The Senate Finance Committee said that the world’s largest device maker did not disclose its role in shaping thirteen key studies of InFuse, which helped turn the bone graft into an $800-million a year product. Infuse has been used to treat more than 500,000 patients, but one huge problem was they cannot control the growth of new bone.

 One clinical trial of Infuse was halted because of excessive bone growth in the spinal canals of 70% of the patients.[28] This complication was the subject of a 2004 paper written by doctors who had received millions of dollars from Medtronic. However, the studies failed to mention serious risks of InFuse including male sterility, infection, bone growth, and increased back and leg pain.

Inexplicably, the surgeons who wrote the article said that patients weren’t harmed by the excess bone growth. But that claim was refuted by another surgeon who admitted he had patients who developed pain from excessive bone growth that required additional surgeries.

Senate investigators also reported over the course of fifteen years, Medtronic paid $210 million to a group of thirteen doctors who co-authored the series of now-repudiated papers about the product. Between 1997 and 2003, two of the “independent” authors had received $8.5 million from Medtronic. [29]

Another example is Dr. Thomas A. Zdeblick of the University of Wisconsin who claimed he did not have a “direct financial interest in the success of Infuse or Medtronic.” Over the years, however, Dr. Zdeblick has received over $20 million in royalty payments from Medtronic in connection with patents on devices, including one that is used with Infuse. [30]

Such “ghostwriting” has been condemned as a breach of integrity because doctors rely on information in those articles to make medical decisions, not knowing that the papers may contain biased, inaccurate, or potentially harmful information.

“This sounds eerily familiar to many of the transgressions we’ve read about from the pharmaceutical industry,” said Harlan Krumholz, MD, a professor of medicine at Yale University, when told of the Senate report. “It paints a picture of a company very heavily involved in the science, marketing contaminating the science, and the medical profession and researchers being complicit.[31]

“Medtronic’s actions violate the trust patients have in their medical care,” said Sen. Max Baucus, D-Mont, in a statement. “Medical journal articles should convey an accurate picture of the risks and benefits of drugs and medical devices, but patients are at serious risk when companies distort the facts the way Medtronic has.”[32]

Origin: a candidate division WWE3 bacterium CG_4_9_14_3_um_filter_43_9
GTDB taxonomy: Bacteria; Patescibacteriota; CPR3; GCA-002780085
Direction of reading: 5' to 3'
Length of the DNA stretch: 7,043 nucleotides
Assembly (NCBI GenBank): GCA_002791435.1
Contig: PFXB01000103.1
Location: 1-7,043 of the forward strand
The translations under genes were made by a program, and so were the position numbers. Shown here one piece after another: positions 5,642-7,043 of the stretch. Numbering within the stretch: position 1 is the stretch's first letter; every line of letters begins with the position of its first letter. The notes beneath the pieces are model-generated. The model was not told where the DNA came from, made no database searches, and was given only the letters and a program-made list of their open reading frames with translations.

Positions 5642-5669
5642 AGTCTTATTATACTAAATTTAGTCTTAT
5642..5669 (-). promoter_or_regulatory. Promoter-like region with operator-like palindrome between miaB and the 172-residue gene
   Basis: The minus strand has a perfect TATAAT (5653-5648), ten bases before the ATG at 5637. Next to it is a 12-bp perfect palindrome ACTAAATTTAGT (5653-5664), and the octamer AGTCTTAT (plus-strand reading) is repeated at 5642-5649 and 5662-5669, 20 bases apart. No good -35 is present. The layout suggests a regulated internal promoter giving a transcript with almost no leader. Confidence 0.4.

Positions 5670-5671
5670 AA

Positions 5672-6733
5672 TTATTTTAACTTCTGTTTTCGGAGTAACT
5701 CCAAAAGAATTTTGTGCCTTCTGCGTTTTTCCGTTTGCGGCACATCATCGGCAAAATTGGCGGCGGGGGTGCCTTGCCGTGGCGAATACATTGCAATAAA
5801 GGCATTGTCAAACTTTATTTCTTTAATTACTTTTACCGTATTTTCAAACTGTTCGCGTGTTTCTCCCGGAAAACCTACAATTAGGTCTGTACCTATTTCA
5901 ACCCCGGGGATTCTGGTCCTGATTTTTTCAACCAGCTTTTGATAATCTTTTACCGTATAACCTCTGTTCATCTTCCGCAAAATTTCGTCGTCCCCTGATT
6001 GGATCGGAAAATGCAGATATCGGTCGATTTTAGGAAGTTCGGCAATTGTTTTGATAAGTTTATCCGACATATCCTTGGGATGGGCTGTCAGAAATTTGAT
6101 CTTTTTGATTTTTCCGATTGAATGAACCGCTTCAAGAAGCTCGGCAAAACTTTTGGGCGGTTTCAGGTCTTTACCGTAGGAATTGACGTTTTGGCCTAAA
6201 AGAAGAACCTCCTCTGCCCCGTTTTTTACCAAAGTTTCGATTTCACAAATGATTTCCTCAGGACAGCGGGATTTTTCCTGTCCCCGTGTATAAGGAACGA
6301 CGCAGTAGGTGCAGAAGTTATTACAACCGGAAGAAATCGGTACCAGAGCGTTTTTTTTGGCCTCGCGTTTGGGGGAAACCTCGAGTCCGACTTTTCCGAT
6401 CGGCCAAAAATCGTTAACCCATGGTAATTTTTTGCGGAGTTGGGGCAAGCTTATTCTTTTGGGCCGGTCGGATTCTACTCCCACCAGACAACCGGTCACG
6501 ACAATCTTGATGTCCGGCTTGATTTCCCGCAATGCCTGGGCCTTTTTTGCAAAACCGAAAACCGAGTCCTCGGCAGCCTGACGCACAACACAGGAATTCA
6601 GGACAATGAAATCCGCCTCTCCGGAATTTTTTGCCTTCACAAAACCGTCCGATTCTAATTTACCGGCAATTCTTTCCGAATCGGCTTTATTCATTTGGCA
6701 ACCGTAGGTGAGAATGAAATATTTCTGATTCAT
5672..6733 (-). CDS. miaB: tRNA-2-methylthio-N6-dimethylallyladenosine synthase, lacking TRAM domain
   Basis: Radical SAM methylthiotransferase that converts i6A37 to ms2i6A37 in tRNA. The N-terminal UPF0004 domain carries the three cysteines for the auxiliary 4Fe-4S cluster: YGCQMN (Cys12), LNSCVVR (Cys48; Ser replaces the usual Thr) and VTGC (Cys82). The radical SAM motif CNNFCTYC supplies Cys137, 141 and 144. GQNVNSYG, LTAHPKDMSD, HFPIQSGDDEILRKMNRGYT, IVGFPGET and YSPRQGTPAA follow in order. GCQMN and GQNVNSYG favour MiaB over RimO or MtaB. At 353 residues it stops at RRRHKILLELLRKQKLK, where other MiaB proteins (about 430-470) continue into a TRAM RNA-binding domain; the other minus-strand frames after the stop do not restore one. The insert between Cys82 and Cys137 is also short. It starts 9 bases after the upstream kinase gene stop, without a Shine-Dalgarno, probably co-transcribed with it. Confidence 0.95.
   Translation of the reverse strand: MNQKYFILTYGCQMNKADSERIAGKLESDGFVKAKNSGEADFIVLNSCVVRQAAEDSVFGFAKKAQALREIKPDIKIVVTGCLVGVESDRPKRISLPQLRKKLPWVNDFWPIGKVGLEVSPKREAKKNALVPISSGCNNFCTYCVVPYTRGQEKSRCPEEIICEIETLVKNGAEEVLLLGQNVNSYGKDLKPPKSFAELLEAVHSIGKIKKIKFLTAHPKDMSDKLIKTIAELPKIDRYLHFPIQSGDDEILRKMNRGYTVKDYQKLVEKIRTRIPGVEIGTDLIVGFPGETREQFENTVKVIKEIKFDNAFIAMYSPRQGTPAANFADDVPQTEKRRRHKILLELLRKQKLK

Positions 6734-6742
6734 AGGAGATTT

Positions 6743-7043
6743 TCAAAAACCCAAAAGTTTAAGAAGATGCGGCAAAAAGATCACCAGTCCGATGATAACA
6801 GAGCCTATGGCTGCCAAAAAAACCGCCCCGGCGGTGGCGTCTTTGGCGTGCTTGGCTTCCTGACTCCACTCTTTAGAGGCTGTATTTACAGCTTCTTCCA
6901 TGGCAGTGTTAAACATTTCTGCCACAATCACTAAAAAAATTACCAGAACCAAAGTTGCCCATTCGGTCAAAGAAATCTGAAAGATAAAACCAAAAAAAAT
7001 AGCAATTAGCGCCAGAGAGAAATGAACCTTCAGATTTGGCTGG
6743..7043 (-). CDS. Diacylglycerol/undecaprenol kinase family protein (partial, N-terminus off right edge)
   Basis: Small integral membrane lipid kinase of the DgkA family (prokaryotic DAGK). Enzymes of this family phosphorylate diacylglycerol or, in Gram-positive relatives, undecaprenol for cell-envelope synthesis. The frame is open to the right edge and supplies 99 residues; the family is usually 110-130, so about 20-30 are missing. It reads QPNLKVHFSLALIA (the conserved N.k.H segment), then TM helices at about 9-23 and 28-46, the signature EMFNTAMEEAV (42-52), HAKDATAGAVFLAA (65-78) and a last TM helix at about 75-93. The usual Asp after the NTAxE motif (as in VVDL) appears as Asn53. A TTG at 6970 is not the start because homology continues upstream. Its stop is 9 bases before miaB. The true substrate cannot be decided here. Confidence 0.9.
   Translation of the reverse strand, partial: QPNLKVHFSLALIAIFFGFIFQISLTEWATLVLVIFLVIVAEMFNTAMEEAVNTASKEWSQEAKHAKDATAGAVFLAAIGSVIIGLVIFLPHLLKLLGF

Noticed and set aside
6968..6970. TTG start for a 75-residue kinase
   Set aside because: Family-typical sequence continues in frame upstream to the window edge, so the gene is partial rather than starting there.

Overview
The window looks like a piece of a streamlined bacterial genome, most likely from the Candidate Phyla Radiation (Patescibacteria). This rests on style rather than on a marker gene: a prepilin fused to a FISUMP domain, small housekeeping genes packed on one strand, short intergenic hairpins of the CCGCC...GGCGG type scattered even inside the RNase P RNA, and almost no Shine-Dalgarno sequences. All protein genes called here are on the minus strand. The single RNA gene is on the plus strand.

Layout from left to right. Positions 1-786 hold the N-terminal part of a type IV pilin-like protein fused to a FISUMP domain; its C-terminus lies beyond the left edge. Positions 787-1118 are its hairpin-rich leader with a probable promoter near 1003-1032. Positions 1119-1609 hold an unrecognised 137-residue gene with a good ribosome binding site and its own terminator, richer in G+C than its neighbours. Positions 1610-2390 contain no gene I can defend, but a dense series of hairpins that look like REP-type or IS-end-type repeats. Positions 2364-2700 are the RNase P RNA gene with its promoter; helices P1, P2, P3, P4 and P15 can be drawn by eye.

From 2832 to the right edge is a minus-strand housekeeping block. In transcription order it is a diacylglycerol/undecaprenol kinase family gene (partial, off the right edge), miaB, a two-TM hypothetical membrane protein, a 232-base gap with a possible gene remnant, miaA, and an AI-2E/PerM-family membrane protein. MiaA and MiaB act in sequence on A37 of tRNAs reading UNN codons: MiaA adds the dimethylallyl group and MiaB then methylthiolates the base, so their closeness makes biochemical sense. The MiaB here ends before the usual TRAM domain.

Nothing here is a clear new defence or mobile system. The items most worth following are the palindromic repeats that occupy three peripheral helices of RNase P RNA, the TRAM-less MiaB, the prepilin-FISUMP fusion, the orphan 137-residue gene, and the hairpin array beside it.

Medtronic’s payola is not new nor is Medtronic the only device company doing this. What made this case unique was the “massive corruption and the towering sums” paid out to greedy MDs who put their profit above their patients or their own integrity.

Science & Chiropractic

“The incentives are all out of whack,” said Justin W. Timbie, a health policy researcher at the RAND Corporation. “The current system favors treatments that are well paid, not necessarily those that are most effective.”[33]

Not only have Big Pharma and Big Device Manufacturers paid doctors millions to compromise their ethics, their refusal to follow new research guidelines has been rampant in the medical profession, especially in regards to spine care.

This pattern resembles “zombie science,” according to Bruce Charlton, MD, who defines it as “a sinister consequence of evaluating scientific theories purely on the basis of enlightened self-interest…In the real world, it looks more like most scientists are quite willing to pursue wrong ideas so long as they are rewarded with a better chance of achieving more grants, publications and status,” or making great livelihoods.[34]

No doubt the best example of zombie science rests with medical spine care. After a century of libeling chiropractic as an “unscientific cult” by the AMA,[35] the present era of evidence-based healthcare has been a blessing to chiropractors.

Over twenty years ago research showed that the medical treatments for low back pain—drugs, shots, and surgery—were ineffective and inappropriate in many cases. Indeed, this cat was first let out of the medical black bag in 1989 when orthopedist/author, Gordon Waddell, admitted that  “Low back pain has been a 20th century health care disasterback surgery has been accused of leaving more tragic human wreckage in its wake than any other operation in history.”[36]

The paradigm shift in spine care essentially began in 1990 when research by Scott Boden, MD, now director of the Spine Center at Emory University, found no clear correlation between disc abnormalities and back pain.[37] Richard Deyo, MD, MPH, noted this misleading disc theory has led to “false positive” misdiagnosis, suggesting that “many of these abnormalities are trivial, harmless, and irrelevant, so they have been dubbed incidentalomas,”  and “they are likely to lead to more tests and perhaps even unnecessary surgery.”[38]

The BACKLETTER®a newsletter from the Department of Orthopedic Surgery at Georgetown Medical Center in Washington, DC, spoke of the “growing frustration” with the medical approach. “The world of spinal medicine, unfortunately, is producing patients with failed back surgery syndrome at an alarming rate…there is little evidence that patient outcomes have improved.[39],[40]

The turning point occurred following an extensive, two-year seminal study released in 1994 by the US Public Health Services’ Agency for Health Care Policy and Research[41] (AHCPR) that listed spinal manipulation as a “proven treatment,” as did studies from Canada[42] and the UK[43] that also recommended hands-on conservative care over medical care for this problem.

What angered spine medicine the most about the AHCPR study was its finding that confirmed the rare need—estimated to be only one in 100 cases—for back surgery except in the most severe cases of cancer, fractures, infections, cauda equina, or those cases that did not respond after four weeks of conservative care. [44]